They state that the industry wants to maintain and improve competitiveness at global level and underline the fact that a highly skilled, motivated workforce and safe and decent working conditions are preconditions for the success of a knowledge-based industry such as the chemical sector.

The social partners declare their confidence that if Europe can implement an effective, holistic and integrated industrial policy, then the region’s chemical industry can remain a world leader and continue to play its role as an enabler of sustainability. Furthermore, they believe that this is the precondition for maintaining a high level of quality employment, and not only in the chemical sector.

They call on national and European decision makers to implement the recommendations of the HLG on the competitiveness of the chemicals industry, with a particular emphasis on:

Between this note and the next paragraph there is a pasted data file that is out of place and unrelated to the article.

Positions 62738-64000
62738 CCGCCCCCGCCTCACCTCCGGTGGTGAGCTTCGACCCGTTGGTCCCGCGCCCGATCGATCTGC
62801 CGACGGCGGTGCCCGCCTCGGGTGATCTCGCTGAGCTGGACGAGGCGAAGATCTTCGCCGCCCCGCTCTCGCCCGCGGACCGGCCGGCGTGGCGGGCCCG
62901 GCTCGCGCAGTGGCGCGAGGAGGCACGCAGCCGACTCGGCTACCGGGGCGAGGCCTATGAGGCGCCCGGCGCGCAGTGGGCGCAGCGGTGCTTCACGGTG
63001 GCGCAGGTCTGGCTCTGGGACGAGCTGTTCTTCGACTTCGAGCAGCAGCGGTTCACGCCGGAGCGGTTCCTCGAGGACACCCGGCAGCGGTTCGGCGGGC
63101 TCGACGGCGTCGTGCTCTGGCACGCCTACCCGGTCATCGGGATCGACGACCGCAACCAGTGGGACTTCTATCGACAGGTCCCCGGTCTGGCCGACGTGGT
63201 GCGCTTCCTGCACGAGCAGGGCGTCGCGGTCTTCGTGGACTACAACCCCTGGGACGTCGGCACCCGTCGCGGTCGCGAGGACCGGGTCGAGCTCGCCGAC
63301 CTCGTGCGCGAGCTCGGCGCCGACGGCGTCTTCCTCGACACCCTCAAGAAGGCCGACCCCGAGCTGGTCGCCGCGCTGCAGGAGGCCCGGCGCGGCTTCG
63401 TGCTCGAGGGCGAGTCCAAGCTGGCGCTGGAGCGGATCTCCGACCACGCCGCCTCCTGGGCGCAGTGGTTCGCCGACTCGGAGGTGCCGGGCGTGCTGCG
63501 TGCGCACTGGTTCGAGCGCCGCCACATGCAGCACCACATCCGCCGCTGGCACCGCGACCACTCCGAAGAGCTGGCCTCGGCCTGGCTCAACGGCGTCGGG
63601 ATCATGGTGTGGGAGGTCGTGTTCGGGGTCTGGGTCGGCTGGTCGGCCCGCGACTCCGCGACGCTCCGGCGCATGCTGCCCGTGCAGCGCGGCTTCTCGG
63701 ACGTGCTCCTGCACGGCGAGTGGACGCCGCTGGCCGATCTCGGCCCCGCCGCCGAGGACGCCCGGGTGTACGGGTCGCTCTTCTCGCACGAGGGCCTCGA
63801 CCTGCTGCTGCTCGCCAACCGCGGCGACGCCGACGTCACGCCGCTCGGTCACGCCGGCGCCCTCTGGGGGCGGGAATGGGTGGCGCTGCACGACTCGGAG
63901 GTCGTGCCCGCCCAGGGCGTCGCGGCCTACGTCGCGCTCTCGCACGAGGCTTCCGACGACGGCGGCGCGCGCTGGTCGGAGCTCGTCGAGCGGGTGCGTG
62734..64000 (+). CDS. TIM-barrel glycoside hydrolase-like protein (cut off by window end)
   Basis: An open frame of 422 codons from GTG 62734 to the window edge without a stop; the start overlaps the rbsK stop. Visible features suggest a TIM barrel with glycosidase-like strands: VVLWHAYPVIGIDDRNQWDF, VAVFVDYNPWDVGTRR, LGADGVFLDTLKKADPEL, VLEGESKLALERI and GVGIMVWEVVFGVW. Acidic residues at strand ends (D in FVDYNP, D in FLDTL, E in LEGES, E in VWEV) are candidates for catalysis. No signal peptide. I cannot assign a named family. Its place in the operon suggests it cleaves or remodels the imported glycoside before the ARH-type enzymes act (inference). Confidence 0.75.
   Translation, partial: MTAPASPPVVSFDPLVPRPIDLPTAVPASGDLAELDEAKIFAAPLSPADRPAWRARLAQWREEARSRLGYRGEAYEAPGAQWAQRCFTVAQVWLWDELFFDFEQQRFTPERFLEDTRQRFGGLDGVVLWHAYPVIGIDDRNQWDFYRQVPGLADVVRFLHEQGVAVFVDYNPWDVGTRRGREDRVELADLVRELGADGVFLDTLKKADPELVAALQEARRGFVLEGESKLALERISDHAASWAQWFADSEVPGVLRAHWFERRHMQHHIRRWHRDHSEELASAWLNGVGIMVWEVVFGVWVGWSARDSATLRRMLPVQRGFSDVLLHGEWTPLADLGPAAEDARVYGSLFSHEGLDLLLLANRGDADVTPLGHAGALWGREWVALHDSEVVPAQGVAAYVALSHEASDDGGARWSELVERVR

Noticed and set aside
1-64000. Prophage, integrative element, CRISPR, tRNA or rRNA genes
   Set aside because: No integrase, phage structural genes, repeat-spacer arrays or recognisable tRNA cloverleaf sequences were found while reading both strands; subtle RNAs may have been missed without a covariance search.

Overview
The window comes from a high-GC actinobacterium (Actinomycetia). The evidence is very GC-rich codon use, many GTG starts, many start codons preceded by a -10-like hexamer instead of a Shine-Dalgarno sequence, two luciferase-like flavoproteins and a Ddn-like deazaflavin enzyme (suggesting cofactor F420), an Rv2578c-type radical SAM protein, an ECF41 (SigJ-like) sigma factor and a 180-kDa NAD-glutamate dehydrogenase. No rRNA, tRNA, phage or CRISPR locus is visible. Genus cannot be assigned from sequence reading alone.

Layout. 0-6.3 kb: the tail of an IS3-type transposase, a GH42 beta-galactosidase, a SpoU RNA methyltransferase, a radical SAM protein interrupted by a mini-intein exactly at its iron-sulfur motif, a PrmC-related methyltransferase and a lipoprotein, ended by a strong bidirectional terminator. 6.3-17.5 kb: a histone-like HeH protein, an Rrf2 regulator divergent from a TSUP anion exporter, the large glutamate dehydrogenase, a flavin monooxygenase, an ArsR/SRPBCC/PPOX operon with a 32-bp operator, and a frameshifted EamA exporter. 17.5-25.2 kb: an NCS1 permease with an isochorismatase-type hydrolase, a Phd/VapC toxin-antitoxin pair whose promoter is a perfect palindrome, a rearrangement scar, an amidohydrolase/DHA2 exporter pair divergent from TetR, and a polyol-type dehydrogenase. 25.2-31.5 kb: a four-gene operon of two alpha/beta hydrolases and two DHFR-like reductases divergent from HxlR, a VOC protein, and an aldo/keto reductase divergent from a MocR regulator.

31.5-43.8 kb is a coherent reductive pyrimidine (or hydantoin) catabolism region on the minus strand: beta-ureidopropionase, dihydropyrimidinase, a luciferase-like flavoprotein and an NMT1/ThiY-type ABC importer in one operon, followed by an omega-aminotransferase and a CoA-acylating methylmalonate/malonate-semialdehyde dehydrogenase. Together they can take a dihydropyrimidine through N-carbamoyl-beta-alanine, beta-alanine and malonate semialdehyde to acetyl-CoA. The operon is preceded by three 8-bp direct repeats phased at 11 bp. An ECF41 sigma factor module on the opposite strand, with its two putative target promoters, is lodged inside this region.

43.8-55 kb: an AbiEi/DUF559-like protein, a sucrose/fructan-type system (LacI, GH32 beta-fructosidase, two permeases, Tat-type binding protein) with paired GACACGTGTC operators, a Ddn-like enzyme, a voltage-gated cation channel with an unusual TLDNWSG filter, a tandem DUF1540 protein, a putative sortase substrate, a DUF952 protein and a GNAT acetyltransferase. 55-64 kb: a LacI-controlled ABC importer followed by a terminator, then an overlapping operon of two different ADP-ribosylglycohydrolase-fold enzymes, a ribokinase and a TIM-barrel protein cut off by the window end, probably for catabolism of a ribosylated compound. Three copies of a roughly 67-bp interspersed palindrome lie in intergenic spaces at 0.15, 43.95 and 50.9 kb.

• education and professional training, especially in the fields of natural sciences, mathematics, ICT and technology;
  • incentives for R&D and support for innovation initiatives;
  • partnership in energy, climate change and resource efficiency policies;
  • efficient and workable regulation, on the basis that consistency and simplification will reduce costs and bureaucracy;
  • industrial policy that promotes and safeguards a competitive manufacturing industry in Europe.

Next steps

The social partners have said that they want to go further, and that their next goal is to run a feasibility study to assess whether their industry needs a European Sector Skills Council. They also want to achieve a higher degree of coordination between the social dialogue of the chemical industry at EU level and the sectoral social dialogues taking place at national level.

Commentary

With this agreement, the social partners are trying to promote and reinforce the European chemical industry with the aim of developing the industry and raising its employment levels across the EU. European policymakers need to take these preoccupations into account, particularly given the trend of industrial employment being moved to low-cost or less regulated countries.

Frédéric Turlan, HERA